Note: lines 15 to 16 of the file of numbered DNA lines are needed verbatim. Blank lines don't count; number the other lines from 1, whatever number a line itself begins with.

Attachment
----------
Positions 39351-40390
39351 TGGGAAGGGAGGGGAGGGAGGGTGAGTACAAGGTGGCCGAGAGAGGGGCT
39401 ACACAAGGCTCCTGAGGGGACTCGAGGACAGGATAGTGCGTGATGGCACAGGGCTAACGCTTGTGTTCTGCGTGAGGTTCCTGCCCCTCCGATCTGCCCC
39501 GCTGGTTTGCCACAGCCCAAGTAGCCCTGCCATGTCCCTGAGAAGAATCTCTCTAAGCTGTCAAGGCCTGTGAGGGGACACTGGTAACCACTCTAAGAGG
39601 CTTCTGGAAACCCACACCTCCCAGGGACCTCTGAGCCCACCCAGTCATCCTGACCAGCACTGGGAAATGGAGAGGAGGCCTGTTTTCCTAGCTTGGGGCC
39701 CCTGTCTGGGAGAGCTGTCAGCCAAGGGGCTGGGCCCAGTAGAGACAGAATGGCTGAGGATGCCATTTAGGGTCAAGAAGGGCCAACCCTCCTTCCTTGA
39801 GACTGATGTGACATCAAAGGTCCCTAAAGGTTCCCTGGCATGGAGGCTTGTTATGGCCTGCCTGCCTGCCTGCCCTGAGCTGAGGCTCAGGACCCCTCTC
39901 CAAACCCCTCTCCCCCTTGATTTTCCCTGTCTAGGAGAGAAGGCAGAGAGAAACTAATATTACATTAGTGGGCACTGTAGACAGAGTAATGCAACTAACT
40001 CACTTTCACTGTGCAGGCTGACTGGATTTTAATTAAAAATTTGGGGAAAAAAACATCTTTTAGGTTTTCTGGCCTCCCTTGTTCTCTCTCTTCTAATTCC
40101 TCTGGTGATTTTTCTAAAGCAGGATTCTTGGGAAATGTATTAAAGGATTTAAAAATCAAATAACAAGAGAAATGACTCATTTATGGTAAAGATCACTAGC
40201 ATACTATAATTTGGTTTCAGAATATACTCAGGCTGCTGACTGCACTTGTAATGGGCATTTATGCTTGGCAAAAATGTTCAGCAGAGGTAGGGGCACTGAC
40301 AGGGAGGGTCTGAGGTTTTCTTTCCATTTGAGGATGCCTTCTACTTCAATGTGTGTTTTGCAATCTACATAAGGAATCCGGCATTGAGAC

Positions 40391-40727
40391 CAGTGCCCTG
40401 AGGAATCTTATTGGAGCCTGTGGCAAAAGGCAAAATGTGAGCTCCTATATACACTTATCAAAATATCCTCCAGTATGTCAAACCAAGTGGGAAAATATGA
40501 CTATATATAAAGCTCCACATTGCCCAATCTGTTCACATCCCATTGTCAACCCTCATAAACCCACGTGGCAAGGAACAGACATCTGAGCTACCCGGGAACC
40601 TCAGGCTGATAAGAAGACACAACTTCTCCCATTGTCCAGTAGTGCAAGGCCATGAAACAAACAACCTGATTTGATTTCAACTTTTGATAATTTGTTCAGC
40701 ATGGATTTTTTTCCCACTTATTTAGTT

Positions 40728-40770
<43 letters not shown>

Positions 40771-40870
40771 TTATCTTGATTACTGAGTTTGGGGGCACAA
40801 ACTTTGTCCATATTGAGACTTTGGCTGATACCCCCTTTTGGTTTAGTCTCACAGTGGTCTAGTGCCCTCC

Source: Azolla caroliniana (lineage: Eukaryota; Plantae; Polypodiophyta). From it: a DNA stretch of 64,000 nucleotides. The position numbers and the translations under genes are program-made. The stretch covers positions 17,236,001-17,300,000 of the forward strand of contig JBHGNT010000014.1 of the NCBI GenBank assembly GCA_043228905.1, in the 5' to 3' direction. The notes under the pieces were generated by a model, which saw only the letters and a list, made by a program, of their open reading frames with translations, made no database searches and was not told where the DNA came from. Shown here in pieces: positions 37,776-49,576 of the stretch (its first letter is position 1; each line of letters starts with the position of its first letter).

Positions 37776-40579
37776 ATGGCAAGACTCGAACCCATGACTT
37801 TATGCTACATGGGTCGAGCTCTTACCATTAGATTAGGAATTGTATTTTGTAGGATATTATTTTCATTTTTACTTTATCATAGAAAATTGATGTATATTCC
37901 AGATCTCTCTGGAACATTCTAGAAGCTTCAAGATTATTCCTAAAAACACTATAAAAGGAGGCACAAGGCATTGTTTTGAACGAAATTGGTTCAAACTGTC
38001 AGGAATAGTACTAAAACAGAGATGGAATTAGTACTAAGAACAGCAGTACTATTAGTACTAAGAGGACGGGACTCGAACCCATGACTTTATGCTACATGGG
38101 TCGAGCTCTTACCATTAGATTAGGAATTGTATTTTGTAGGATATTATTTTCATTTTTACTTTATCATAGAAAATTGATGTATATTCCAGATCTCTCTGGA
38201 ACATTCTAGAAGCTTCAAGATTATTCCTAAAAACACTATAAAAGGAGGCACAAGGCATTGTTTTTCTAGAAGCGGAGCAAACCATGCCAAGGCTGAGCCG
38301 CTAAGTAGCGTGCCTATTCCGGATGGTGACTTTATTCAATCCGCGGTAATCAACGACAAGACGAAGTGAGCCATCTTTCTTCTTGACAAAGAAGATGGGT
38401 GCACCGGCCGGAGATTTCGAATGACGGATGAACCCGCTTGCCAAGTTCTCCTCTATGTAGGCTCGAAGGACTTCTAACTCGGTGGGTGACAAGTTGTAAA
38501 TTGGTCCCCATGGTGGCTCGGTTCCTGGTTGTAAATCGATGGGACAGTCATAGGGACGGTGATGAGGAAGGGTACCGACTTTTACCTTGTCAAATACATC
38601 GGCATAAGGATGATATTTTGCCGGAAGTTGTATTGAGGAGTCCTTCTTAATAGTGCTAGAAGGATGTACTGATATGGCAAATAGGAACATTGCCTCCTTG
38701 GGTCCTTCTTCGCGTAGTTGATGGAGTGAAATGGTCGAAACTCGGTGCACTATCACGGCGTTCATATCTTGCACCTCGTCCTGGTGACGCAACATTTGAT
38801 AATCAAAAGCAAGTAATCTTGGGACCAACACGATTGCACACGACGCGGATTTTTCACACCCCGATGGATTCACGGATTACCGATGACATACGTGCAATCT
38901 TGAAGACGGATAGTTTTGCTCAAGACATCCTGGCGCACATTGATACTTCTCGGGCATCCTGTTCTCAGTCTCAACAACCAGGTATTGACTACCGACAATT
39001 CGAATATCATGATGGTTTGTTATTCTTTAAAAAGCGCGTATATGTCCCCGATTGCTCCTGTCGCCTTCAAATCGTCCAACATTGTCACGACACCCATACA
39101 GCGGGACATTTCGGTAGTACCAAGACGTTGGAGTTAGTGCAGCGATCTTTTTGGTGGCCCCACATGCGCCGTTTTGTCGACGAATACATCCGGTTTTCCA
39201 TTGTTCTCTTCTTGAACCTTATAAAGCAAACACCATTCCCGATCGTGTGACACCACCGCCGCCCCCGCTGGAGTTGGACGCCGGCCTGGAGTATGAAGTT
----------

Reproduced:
40401 AGGAATCTTATTGGAGCCTGTGGCAAAAGGCAAAATGTGAGCTCCTATATACACTTATCAAAATATCCTCCAGTATGTCAAACCAAGTGGGAAAATATGA
40501 CTATATATAAAGCTCCACATTGCCCAATCTGTTCACATCCCATTGTCAACCCTCATAAACCCACGTGGCAAGGAACAGACATCTGAGCTACCCGGGAACC